the authentic nature of the assessments. Although this provides evidence of
face validity, further evidence of content, criterion, construct and
consequential validity is needed before the assessment can be said to be
The reliability of an assessment is an estimate of how accurate or precise the
task is as a measurement instrument. Reliability is concerned with how much
error is included in the evidence.
There are common sources of error associated with both objective tests and
performance assessment. These
These are
are associated
associated with:

Executive summary
+ the
methodofof gathering
gathering evidence
evidence (i.e. the level of precision of
of the
assessment task and the degree of standardisation of the administration
and scoring procedures)
+ the
characteristics of
of the
the candidate
candidate (e.g. fatigue if a long test)
In performance assessment, there are additional sources of error:
4. the
4. the characteristics
characteristics of the assessor (e.g. preconceived expectations of the
competency level of the candidate)
+ the
of the
the assessment
assessment (e.g.
(e.g. location)
4 the range and complexity of the task(s) (e.g. the level of contextualisation)
Each of the above factors need to be controlled throughout the assessment in
order to improve reliability. Assessment procedures need to be developed to
minimise the error in the evidence collected and interpreted by assessors.
specifications, including
Establishing clear task specifications, including evidence
evidence to
to be
be collected
decision making rules, will increase reliability.

Evidence is crucial in establishing reliability and validity of assessments. The

methods used to collect the evidence will impact on the reliability, whilst the
way in which assessors use and interpret the evidence collected will impact
on the validity of the assessment. As reliability creates a foundation for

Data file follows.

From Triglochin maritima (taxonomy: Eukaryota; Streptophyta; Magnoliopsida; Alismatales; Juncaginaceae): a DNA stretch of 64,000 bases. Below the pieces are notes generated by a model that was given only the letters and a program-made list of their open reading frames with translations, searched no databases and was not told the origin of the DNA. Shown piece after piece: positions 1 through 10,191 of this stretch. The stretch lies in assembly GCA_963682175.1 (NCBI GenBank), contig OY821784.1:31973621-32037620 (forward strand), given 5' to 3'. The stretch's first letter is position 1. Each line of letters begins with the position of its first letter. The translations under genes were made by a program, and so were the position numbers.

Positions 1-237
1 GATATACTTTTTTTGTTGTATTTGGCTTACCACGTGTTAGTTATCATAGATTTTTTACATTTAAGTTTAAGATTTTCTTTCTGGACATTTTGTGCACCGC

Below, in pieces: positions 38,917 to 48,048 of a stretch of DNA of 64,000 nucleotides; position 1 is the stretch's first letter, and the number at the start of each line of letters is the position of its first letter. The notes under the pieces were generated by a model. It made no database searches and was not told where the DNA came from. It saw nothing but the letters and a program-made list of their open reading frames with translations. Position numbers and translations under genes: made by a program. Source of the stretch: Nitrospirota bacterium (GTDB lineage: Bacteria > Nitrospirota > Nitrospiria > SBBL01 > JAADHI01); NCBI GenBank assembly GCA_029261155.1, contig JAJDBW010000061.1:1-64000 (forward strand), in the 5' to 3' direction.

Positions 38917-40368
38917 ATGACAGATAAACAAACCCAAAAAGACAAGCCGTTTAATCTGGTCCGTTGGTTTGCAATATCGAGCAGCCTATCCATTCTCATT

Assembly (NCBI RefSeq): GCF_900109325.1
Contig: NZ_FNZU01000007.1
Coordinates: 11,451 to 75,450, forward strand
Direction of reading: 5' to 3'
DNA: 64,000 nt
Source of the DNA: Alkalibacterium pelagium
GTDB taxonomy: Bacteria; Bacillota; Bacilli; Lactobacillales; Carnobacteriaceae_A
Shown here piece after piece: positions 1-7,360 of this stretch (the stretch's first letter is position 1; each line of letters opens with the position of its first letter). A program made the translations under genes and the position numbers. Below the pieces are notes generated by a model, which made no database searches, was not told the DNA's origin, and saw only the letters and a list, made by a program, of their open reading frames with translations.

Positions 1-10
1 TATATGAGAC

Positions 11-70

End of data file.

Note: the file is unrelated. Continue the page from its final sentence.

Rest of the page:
validity, an assessment should aim to reduce the error or 'noise' in the
evidence collected or used.
Validation of an assessment process should therefore address the various
forms of reliability and validity. It will require the assessment task developers
and users (i.e. assessors) to make an holistic judgement as to whether this
evidence supports the intended use and interpretation of assessment
evidence for the specified purpose(s). The intended use, context and
limitations of the assessment task need to be reported to potential users.
Ultimately, the validation of an assessment requires evidence of task
development, clear and concise assessment criteria against the competency
standards, appropriate task administration procedures, adequate
scoring /decision - makingrules
scoring/decision-making rulesand
recording procedures.

Findings and directions for further research

The review of literature has revealed
revealed aa number
number of
of areas
areas requiring
requiring further
research. These include research into:
4. validation approaches used by workplace assessors and VET
practitioners within Australia
transferability of competencies outside the assessment event

Review of
of research
Assessing in VET: Issues of reliability and validity
V. consequences
consequences ofof competency-based
competency -based assessments
assessments in both vocational
educational settings and the workplace
+ factors
:. factorsthat
influence judgements
judgements in
in competency-based
competency -basedassessment
assessment and
how such factors impact on reliability and validity

Executive summary
C ontext

competency -basedassessments
assessments within